In December 2021, the Water Authority of Dickson County (WADC) submitted a permit application to the Tennessee Department of Environment and Conservation (TDEC) to build a sewer plant in Hickman County that would discharge 12 million gallons a day of sewage effluent into Lick Creek, our exceptional Tennessee waterway.
They did it with no outreach to the citizens of Hickman County. Fortunately, someone noticed a small sign stuck to a bridge along Highway 7 and raised the red flag.
Last spring, hundreds of citizens mobilized and voiced their opposition. Fortunately, TDEC listened and also found the application lacking. TDEC asked the WADC for additional information. Months passed, and still no effort was made by the WADC to reach out to the citizens of Hickman County about its plans. In fact, efforts made by our mayor and several commissioners to engage the WADC about this proposal were also rejected. Hickman County citizens should have a voice in this matter.
This past December, they submitted additional information to TDEC. The Friends of Lick Creek, with the help of lawyers, scientists, water quality and regulatory experts, have evaluated the latest information as well as the earlier submittal. After our thorough review, the result is the same:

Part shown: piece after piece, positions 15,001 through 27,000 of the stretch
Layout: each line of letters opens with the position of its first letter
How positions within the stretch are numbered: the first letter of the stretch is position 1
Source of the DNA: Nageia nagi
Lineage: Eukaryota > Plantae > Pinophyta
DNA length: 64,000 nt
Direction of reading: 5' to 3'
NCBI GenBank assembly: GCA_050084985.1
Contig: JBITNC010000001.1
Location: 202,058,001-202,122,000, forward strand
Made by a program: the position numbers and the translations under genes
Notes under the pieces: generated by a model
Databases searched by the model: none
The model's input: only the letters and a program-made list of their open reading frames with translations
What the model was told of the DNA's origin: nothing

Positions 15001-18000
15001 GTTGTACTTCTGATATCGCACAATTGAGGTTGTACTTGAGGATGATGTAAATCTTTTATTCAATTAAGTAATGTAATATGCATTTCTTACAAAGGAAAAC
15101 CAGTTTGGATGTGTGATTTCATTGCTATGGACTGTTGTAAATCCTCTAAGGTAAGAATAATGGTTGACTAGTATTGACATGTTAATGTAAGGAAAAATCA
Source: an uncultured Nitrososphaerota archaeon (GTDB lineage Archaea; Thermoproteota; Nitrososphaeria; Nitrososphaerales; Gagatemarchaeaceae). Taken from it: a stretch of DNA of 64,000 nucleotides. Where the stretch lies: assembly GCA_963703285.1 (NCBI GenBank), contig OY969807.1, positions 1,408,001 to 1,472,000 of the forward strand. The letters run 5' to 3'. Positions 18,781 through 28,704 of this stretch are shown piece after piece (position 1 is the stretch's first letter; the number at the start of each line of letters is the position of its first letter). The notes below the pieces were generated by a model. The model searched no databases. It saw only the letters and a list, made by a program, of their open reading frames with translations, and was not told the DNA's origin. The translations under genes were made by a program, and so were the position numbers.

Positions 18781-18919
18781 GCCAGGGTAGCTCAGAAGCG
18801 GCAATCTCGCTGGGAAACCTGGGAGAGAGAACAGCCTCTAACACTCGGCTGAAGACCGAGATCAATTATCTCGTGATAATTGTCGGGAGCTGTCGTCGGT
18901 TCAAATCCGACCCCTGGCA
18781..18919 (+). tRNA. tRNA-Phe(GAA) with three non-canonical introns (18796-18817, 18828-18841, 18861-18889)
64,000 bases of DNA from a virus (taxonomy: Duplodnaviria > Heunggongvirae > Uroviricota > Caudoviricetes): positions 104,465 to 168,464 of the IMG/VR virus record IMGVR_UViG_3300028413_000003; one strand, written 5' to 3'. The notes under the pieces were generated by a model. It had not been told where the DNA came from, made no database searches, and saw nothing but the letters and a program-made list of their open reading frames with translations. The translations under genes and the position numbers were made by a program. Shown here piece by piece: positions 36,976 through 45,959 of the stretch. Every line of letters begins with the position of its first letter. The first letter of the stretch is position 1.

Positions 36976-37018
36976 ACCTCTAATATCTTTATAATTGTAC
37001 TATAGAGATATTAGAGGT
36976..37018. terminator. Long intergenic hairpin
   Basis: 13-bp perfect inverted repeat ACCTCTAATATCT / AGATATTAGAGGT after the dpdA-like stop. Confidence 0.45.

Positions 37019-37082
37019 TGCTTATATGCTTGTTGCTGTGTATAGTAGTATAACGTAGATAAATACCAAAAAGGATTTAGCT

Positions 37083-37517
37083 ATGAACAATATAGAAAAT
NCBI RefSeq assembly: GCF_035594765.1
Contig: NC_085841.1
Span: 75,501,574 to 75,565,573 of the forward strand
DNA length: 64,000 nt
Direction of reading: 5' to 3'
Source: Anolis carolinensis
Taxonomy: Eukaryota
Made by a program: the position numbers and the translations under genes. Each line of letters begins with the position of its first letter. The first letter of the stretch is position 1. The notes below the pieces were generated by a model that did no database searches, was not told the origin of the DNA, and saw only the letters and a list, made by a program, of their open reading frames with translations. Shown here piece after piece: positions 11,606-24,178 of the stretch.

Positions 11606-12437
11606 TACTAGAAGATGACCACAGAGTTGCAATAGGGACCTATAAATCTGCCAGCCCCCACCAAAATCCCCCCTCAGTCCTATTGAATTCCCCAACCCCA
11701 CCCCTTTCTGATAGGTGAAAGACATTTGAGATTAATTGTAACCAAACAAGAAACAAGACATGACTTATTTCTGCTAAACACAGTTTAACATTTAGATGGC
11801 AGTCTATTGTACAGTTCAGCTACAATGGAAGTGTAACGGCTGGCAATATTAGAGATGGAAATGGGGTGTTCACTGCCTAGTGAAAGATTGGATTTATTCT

The WADC’s latest submission does not address the fundamental flaws in its proposal to build a treatment plant in Hickman County that would discharge up to 12 million gallons a day into Hickman County’s waterways, Lick Creek and the Duck River.
The WADC proposal is defective for many technical and legal reasons that are complex but can be broken into several main points:
— First, a plant discharging to Lick Creek is not a valid, long-term, regional solution. Instead, it is a band-aid approach; creating new infrastructure and adversely impacting community streams. These community streams face negative consequences as evidenced by the sewer slime (Sphaerotilus) prevalent in Trace Creek.
— The WADC proposal allows sewage from the plant to enter the Duck River watershed, one of the most biologically diverse waterways in the United States.
— The WADC failed to evaluate all reasonable alternatives, including a no-action alternative. Its analysis was purely a “straw man” exercise with a predetermined outcome in mind.